Naming conventions may change over time. Group names are limited to lowercase letters (a-z), numbers (0-9), a dash (“-“), and a period (“.”). The delimiter between components is underscore ("_").
Stems can serve both as the name of a group and as a base for another group. For example, you can have a group called osu_partners and a group called osu_partners_foo.
There are 4 different group types and naming conventions associated with each one. Below are the different group types and their respective naming conventions.
All of these start with “u” and is followed by an ONID name. For example “u_morgan” where “morgan” is the ONID username of the person the group belongs to. If the person wants to create more groups, the naming convention of the other groups would become “u_morgan_friends” or “u_morgan_ext-contacts.”
Groups affiliated with OSU will start with “osu.” The second part will depend on the type of organization. For example, “osu_students” is a group whose members have the affiliation “student.” One source of affiliation names is the eduPersonAffiliation attribute defined in the eduPerson specification. Other affiliation names might be added locally at OSU.
As a general rule names under this stem will correspond to DNS subdomains under oregonstate.edu that have been delegated for organizational use. For example, if a fictional OSU organization "Pavement Science" has an existing DNS subdomain "pavesci.oregonstate.edu", then “osu_pavesci” could be a stem delegated to that organization, and “osu_pavesci_admins” or “osu_pavesci_postdocs_third-year” could be groups under that stem.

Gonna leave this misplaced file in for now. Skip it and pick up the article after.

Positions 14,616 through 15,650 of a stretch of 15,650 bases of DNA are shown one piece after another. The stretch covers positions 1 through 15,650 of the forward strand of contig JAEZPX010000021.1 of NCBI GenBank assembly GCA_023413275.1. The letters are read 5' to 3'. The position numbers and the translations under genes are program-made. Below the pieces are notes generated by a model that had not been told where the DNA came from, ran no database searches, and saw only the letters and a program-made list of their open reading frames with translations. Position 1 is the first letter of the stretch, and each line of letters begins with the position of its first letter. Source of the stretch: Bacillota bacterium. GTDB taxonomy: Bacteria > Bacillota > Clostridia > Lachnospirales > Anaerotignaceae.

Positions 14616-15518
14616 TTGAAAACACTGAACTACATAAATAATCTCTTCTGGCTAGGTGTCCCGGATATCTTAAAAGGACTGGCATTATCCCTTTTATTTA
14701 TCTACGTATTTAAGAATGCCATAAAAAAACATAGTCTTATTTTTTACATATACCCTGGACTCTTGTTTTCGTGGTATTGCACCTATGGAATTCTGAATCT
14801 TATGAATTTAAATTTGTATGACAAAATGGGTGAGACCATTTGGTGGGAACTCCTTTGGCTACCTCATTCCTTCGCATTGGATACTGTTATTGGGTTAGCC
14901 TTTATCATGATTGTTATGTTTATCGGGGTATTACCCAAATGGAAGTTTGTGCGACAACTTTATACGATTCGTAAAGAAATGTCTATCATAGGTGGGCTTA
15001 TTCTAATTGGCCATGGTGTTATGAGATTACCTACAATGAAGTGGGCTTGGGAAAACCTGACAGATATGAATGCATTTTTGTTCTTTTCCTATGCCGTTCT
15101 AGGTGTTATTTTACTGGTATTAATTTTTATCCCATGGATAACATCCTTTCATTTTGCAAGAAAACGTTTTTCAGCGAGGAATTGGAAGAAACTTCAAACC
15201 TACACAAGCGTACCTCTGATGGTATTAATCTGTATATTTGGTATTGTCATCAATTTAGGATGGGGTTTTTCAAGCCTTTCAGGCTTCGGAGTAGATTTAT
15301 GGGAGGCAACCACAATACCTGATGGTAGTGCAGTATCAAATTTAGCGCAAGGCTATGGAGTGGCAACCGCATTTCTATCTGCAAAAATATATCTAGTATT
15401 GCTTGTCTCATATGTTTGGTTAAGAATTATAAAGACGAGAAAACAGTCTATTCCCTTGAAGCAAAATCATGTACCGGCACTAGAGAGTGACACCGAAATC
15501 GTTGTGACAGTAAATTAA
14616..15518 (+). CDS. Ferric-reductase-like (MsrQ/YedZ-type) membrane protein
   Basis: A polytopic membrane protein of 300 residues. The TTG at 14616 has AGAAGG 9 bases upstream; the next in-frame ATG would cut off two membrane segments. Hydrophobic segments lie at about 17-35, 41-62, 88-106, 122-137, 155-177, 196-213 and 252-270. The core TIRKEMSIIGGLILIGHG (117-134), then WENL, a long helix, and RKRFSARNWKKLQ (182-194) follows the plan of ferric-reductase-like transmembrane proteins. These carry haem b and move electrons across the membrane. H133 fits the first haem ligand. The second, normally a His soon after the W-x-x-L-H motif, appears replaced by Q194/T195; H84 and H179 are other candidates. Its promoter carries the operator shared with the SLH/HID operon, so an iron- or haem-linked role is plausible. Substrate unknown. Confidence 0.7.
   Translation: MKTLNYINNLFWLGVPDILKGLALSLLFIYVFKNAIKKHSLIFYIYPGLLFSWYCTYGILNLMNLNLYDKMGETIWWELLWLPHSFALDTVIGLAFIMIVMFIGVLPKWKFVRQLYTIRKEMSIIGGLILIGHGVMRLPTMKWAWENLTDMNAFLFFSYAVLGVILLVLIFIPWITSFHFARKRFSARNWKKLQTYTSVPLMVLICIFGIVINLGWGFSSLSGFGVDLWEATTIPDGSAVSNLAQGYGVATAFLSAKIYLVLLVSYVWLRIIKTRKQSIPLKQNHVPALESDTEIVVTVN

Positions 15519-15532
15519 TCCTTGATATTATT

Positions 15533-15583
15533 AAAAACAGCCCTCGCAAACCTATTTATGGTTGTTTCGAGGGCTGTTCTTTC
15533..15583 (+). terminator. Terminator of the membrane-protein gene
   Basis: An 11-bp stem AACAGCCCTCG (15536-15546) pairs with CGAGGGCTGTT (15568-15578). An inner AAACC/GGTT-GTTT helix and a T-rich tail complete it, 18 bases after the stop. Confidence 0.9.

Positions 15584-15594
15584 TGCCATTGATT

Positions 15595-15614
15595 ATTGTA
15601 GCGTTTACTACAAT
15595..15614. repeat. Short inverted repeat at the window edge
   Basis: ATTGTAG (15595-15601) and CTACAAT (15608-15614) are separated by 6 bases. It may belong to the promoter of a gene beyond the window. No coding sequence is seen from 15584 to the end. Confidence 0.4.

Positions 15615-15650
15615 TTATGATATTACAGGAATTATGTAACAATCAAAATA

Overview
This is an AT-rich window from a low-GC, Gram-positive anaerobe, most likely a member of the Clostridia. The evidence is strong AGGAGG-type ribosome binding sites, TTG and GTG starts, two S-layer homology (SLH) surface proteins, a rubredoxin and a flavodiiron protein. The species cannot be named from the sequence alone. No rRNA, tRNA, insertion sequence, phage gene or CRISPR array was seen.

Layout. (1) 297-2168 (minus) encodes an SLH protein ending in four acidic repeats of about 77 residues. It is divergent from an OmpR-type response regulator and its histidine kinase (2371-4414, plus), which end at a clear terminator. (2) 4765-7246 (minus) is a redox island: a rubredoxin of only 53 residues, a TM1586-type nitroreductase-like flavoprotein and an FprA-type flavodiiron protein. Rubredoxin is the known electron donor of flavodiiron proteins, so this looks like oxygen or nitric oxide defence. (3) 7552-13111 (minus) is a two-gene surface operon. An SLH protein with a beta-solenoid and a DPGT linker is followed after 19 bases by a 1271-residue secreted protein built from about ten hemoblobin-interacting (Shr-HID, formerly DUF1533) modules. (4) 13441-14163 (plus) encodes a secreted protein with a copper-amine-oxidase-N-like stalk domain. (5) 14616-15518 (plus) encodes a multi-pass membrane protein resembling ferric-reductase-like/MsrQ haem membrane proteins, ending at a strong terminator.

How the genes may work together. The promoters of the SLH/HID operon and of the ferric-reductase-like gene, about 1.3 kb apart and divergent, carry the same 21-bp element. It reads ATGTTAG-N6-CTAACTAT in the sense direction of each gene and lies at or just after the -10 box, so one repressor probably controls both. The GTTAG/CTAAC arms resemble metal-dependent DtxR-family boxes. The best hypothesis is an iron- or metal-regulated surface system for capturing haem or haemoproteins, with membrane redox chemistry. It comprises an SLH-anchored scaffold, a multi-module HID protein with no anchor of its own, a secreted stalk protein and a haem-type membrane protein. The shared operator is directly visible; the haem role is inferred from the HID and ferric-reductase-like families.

All courses will start with “course” as the stem. The structure of the rest of the name will follow the pattern of “subject + "-" + courseNumber + "-" + sectionNumber + "-" + term”
So Math 100 Section 001 for spring 2013 would appear course_mth-100-001-S2013
There may be existing practice where centrally-managed groups are named with names that do not conform to the scheme defined in sections 3 and 4. There may also be cases where applications require group names that do not conform to this plan, but it is still appealing to manage such groups centrally. In these cases exceptions may be granted. Such group names must still conform to the base OSU NetID syntax. Groups named with exceptional names should still benefit from participation in group management and use operations. Such names do not participate in the hierarchical naming scheme, however; that is they are not used as stems. For example “xyz-team” or “superdupergroup” might be exceptional group names.